This question was posed on MSE here three days ago, but hasn't gotten any answers or suggestions. I hope it's okay to ask it on MO, but if I should wait a little longer, please just let me know.

Say $M$ is a (finite) matrix with entries in your favorite field. Let $P$ be the collection of nonvanishing minors of $M$, ordered by inclusion in the natural way. The height of $P$ is the rank of $M$. What else can one say about $P$? For example, here are some naive questions:

  1. What is the width of $P$? (Does it have any natural meaning, like the height of $P$ being the rank of $M$?)
  2. Does $P$ have the Sperner property?
  3. What posets can be realized in this way? Does it depend on the field? What if we restrict to integer $0$-$1$ matrices?

For instance, $P$ can't be a linear order, except in the pretty trivial case that $M$ has at most one nonzero entry.

All the same questions can be asked for the poset of square submatrices of $M$ with nonzero permanent. The questions were inspired by this MO question.

  • $\begingroup$ Isn't what you're describing just a (realizable) matroid? $\endgroup$ Dec 19, 2017 at 21:21
  • $\begingroup$ @SamHopkins I guess if you project the nonvanishing minors onto their column indices (or row indices) then you get the usual independence matroids. I'll think about that. But I don't think my poset is itself a matroid (or if it is, I don't see it). Thanks for your observation, but off the top of my head, I think it still leaves my questions open. $\endgroup$ Dec 19, 2017 at 21:38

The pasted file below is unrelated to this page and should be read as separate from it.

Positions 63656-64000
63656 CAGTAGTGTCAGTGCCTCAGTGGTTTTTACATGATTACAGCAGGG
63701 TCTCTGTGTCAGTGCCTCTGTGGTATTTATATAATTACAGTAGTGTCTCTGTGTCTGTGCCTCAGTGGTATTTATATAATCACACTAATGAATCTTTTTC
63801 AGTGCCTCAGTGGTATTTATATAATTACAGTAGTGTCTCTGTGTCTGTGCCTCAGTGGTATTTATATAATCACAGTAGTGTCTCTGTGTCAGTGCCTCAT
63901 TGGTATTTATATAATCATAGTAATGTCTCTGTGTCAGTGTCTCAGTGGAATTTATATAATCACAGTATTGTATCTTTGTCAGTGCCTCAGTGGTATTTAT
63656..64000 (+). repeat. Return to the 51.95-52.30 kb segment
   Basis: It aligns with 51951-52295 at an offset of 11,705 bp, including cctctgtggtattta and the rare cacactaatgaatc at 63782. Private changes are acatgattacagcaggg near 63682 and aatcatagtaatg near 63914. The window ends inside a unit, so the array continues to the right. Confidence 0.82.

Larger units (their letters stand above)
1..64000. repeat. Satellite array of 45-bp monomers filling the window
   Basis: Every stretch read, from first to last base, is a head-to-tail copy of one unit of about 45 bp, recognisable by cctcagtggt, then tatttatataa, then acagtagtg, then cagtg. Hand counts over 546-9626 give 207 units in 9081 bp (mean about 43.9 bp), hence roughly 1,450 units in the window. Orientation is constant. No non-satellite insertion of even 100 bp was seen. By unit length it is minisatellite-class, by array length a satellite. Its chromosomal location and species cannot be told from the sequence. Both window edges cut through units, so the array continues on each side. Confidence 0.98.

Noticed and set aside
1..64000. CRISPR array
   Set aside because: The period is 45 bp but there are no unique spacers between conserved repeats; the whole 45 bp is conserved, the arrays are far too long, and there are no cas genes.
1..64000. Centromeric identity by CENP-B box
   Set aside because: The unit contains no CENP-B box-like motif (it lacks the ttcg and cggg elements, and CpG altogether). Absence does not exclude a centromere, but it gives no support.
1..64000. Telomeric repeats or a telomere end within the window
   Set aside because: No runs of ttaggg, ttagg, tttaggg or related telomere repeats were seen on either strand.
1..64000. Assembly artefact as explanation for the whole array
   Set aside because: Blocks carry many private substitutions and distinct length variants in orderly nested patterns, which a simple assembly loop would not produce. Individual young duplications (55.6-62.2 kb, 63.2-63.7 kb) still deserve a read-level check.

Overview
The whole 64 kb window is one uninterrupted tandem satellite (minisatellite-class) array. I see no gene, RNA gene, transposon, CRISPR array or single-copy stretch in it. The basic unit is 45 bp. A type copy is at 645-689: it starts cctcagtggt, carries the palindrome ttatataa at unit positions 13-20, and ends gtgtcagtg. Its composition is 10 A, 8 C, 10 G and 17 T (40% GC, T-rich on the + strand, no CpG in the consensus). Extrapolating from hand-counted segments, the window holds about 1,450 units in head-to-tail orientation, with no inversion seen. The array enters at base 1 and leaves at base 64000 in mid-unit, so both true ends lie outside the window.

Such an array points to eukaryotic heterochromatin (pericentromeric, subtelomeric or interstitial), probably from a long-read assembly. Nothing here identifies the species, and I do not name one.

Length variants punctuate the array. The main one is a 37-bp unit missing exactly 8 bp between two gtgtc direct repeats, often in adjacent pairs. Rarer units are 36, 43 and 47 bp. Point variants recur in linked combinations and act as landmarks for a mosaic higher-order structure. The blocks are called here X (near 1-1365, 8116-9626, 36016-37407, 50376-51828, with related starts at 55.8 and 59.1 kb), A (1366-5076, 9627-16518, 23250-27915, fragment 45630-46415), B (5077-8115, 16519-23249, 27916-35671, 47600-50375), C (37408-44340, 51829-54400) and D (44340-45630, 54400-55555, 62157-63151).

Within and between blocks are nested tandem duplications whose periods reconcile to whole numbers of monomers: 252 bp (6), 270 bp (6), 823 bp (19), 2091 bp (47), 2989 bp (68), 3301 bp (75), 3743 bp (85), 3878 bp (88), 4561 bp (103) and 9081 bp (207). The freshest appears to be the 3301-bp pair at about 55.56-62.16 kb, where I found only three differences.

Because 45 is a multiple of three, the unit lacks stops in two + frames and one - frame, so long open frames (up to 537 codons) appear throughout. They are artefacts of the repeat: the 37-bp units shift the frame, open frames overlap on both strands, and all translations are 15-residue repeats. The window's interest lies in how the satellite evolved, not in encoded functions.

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    $\begingroup$ The way I am used to getting a matroid in this situation is the following. Suppose for simplicity M is a nxn square matrix. Then consider the nx(2n) matrix M’ obtained by putting a nxn identity matrix in front of M. Then (up to sign, which shouldn’t matter here) the maximal minors of M’ correspond to all of the minors of M, and hence the nonvanishing minors of M correspond to the bases of the column matroid of M’. $\endgroup$ Dec 19, 2017 at 22:10
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    $\begingroup$ But yes, you care about more here: the order on bases. I’m not sure exactly what this order is (it’s not just e.g. lexicographic order, as far as I can tell). $\endgroup$ Dec 19, 2017 at 22:12
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    $\begingroup$ Perhaps, you want to check out the concept of linking systems due to A. Scrijver (1974). It is equivalent to matroids. $\endgroup$
    – Sang-il
    Aug 5, 2020 at 14:23


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